It’s difficult to remember now, but I was still young enough to think I had a real shot in the music business. This is, of course, in the age well before the Internet, mp3s, online distribution. Back then, it was all about “getting signed.” It was one in a million. Still, I thought I could. So naive.

Nonetheless, it was an exciting time. SAMMY-winning producer Steve Feldman was a major player in the (in retrospect minor) Syracuse alternative scene. When we needed a French horn (and we did, unbelievably, for “Keelhauling”), Steve picked up the phone and Bedouine AJ Mann showed up. When we needed a female vocalist (as we did for “Rebecca”), Steve picked up the phone and Karen Savoca walked in (with, it should be noted, a strangely percussive beaded gourd under her arm which was later put to good use on “Wax & Feathers”).

I spent an inordiate amount of time at the Syracuse University library that summer, which is odd given that prior to graduation, I’d spent little time there at all. In the waning days of college, though, I sought the endless rows and columns of books like air to an asmatic.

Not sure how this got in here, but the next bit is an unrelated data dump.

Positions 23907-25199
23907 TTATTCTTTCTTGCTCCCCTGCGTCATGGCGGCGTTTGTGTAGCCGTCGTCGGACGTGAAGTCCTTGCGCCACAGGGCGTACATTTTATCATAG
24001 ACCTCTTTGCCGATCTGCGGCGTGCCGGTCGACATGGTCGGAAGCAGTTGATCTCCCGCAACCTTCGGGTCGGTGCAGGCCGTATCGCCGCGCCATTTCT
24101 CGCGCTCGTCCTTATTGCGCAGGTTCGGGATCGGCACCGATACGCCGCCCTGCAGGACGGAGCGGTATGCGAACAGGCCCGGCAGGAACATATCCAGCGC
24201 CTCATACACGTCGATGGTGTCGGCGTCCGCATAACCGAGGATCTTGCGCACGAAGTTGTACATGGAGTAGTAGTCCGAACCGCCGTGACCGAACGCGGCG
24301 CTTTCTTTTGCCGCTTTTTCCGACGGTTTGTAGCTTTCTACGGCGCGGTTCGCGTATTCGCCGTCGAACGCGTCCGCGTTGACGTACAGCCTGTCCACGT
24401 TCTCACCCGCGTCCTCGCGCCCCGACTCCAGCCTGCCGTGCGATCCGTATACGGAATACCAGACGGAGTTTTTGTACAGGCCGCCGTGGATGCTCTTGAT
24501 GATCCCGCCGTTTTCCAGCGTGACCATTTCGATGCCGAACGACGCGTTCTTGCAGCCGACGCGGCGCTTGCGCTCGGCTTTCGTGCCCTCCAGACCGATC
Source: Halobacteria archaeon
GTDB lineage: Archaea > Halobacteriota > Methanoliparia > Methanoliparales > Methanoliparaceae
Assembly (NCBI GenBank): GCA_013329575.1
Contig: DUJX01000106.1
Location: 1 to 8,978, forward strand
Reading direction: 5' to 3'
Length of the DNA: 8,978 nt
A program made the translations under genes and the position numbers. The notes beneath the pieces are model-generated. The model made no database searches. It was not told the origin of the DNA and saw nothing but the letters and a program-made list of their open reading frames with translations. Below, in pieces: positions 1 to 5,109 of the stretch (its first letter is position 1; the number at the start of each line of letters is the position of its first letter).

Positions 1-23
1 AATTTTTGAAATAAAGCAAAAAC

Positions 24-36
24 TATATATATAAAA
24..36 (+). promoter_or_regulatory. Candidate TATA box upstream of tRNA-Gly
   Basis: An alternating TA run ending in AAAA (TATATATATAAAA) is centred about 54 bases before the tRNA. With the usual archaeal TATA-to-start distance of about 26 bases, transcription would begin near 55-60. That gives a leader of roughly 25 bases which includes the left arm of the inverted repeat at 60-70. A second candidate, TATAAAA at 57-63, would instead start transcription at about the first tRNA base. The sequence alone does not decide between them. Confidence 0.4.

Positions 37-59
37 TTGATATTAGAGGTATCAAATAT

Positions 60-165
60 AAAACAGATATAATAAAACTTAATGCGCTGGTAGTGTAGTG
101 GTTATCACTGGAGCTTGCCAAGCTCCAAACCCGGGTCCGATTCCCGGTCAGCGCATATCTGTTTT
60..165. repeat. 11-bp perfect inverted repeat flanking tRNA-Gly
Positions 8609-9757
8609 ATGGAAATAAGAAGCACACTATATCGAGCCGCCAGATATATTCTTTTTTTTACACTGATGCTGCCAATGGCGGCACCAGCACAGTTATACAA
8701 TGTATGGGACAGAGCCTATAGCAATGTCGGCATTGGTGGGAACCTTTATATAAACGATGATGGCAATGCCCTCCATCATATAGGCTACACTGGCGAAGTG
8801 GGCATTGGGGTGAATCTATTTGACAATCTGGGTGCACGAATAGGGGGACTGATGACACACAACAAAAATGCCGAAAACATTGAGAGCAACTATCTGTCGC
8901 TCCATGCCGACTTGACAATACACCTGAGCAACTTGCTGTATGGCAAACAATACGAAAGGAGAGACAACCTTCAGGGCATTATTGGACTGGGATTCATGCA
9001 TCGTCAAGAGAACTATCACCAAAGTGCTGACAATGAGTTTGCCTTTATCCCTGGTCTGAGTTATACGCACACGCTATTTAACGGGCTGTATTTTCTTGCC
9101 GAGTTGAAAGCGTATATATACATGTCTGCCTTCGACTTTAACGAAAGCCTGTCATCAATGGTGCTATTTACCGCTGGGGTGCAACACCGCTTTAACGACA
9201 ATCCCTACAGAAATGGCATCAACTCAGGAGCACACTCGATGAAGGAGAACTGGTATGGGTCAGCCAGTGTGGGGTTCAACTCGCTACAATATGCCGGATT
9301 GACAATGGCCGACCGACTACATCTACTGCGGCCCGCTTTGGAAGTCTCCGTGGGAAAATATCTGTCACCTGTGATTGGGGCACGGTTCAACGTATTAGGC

In those days before the Internet, bands send postcards to promote shows. In those days before Photoshop, we cobbled those postcards together at Kinkos with text book art and a glue stick. In that summer of limbo between college and the working world, I felt aimless, lost, and confused.

Little surprise, then, that a randomly discovered 18th Century illustration of The Four Winds — literally, clouds with faces blowing on the Earth — came to visually represent how I felt.

Little surprise, also, that I filled the liner notes with writings unearthed in my summer at the library.

I released “Always Almost There” in October 1993, at Sophie’s Coffee Shop on the corner of South Crouse and East Adams. Allen Czelusniak of The Syracuse New Times described it thusly: